from The American Heritage® Dictionary of the English Language, 4th Edition
- n. A native or inhabitant of Scotland.
- n. A member of the ancient Gaelic tribe that migrated to the northern part of Britain from Ireland in about the sixth century A.D. See Usage Note at Scottish.
from Wiktionary, Creative Commons Attribution/Share-Alike License
- proper n. A person born in or native to Scotland.
- proper n. A male given name, a rare spelling variant of Scott.
While Kapoor's structure may yet succeed in attracting global attention to an impoverished corner of England, the chants of "We want Gordon Strachan out" which proved the soundtrack to the latter parts of the deserved 2-1 defeat by Leeds United on Saturday evening indicated the Scot is no longer being offered the benefit of the doubt.
And the idea of Jon Ronson's British PoV from the book being shoved into a midwestern version of himself played by a Scot is just ... kinda wrong, but fittingly bizarre. teufelsdroch
Paki is a shortening of Pakistani, just as Scot is short for Scotsman.
Not every Scot is thrilled to have the lawfully-named Scottish Executive ‘rebranded’ as The Scottish Government.
Reginald Scot was attacked by James I in Daemonologie (1597), with the future king slating the one called Scot an Englishman and maintaining that such assaultes of Sathan are most certainly practised & that the instruments thereof, merits most severly to be punished.36 In Basilikon Doron (1599) he wrote: witchcraft takes its place with wilful murder, incest, sodomy, poisoning and false coining as horrible crimes that yee are bound in conscience neuer to forgiue.37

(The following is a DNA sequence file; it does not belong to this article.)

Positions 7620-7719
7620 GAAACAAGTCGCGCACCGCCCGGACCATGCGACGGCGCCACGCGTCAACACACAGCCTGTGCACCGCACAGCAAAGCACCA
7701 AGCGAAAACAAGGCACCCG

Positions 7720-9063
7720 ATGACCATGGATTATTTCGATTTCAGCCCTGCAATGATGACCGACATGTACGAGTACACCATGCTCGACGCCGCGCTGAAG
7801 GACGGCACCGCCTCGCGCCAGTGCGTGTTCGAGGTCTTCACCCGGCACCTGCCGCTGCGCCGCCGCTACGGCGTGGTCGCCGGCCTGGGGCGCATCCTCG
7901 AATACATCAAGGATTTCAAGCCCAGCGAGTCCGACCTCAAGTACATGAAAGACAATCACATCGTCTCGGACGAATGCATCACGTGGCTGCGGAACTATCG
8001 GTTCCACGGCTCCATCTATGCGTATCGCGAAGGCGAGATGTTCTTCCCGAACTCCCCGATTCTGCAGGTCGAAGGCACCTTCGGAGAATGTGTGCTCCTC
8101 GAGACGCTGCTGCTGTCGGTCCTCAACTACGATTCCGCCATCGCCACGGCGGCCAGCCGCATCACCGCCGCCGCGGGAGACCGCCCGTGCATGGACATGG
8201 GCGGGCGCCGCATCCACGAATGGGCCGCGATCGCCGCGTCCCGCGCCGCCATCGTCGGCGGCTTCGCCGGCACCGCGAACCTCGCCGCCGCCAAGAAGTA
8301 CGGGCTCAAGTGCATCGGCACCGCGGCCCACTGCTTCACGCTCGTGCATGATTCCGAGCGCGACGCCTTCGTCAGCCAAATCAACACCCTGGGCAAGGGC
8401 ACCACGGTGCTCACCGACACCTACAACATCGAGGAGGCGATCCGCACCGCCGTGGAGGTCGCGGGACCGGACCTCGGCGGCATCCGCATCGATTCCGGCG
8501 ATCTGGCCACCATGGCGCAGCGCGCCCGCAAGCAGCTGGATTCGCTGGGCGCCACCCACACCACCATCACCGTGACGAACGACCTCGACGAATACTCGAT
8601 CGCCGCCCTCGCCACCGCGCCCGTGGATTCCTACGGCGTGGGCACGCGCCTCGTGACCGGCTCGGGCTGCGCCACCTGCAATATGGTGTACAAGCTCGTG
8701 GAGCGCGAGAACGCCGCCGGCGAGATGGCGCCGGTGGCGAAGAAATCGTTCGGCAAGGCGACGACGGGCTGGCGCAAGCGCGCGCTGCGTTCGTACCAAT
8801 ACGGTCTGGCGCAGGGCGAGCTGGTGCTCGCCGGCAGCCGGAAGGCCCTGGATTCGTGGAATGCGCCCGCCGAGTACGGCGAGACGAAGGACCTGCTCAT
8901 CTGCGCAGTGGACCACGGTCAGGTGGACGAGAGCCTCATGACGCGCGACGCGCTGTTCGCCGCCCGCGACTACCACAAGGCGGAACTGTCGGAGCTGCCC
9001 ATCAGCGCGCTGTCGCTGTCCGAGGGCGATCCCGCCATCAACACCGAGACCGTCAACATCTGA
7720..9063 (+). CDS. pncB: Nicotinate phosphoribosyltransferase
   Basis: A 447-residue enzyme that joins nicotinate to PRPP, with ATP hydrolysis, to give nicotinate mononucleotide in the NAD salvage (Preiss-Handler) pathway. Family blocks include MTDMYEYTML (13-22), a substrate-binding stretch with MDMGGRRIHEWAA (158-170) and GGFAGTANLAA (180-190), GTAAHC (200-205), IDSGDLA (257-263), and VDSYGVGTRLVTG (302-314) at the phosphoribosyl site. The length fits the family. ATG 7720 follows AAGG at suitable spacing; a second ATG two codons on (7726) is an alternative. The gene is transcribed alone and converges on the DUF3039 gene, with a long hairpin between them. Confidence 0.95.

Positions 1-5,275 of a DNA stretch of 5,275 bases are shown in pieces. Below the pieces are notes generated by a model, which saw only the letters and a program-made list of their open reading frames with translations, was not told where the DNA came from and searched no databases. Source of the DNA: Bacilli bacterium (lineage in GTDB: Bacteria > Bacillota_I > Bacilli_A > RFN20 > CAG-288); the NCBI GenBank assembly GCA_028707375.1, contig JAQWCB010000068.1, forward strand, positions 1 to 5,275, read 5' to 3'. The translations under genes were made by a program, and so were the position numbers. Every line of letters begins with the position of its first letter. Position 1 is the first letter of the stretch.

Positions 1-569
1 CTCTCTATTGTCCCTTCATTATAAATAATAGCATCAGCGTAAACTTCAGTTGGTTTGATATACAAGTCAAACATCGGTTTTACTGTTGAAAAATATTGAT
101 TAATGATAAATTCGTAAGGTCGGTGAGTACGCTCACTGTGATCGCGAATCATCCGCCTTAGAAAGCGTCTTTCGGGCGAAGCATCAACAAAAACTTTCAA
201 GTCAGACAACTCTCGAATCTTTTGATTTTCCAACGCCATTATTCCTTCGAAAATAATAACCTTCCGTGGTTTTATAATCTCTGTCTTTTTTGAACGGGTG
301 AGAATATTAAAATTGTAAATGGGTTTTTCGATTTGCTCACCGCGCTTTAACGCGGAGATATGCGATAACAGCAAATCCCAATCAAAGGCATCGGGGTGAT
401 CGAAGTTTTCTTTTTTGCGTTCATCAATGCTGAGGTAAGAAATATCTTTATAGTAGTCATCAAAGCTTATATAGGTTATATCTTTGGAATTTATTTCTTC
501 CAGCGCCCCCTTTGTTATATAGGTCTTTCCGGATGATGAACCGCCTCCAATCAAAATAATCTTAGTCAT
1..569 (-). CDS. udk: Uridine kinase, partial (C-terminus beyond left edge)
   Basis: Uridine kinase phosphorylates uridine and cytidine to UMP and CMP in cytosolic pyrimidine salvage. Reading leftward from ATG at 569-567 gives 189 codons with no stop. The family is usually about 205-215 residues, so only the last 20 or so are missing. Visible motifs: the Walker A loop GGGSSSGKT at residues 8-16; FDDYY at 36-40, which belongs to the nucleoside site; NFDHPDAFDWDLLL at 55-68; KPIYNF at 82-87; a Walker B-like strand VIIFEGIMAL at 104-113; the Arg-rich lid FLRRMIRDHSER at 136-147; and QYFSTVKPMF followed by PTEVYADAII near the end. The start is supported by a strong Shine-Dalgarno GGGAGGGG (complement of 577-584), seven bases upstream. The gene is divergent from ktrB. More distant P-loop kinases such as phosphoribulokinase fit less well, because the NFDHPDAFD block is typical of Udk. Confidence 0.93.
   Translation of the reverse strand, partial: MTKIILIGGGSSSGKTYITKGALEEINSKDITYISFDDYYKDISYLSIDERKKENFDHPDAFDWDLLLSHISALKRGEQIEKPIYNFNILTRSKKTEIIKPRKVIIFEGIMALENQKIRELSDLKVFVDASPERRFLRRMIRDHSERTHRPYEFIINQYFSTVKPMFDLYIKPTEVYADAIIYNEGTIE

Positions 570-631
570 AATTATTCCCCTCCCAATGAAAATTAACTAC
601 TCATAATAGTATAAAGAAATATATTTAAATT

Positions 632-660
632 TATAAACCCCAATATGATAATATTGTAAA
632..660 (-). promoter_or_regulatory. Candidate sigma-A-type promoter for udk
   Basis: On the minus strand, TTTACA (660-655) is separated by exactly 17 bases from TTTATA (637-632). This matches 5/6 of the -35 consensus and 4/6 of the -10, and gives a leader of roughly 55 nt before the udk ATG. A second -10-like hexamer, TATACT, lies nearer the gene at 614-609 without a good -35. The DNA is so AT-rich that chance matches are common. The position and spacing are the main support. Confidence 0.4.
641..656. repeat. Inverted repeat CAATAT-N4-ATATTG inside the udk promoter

I've always thought of it as an "ancient" term that ceased to be current around 900 or so - perhaps not by coincidence, about the time the term Scot shows with relation to northern Britain.
It has been almost forty years since the first biography, by the Scottish writer Janet Adam Smith, was published; this more recent effort, by another Scot, is intended to acquit Buchan of charges of bigotry and also of obsolescence.
I used to live in Scotland as was always struck by the mindless acceptance of anything with the word Scot in front of it.
Living in a land where the Scot is surrounded by the visible memorials of a past for which he has had to fight-and taught in a way which still lays weight on the things of the spirit-he can balance the deeper, fundamental things against the material problems of possessions and of earning his living.
The name Scot which they bore was derived from Scota, daughter of Pharaoh of Egypt, the wife of one of their chiefs; from their chief Miledh they got the name Milesians, and from another chief Goidel they were sometimes called Gadelians, or Gaels.
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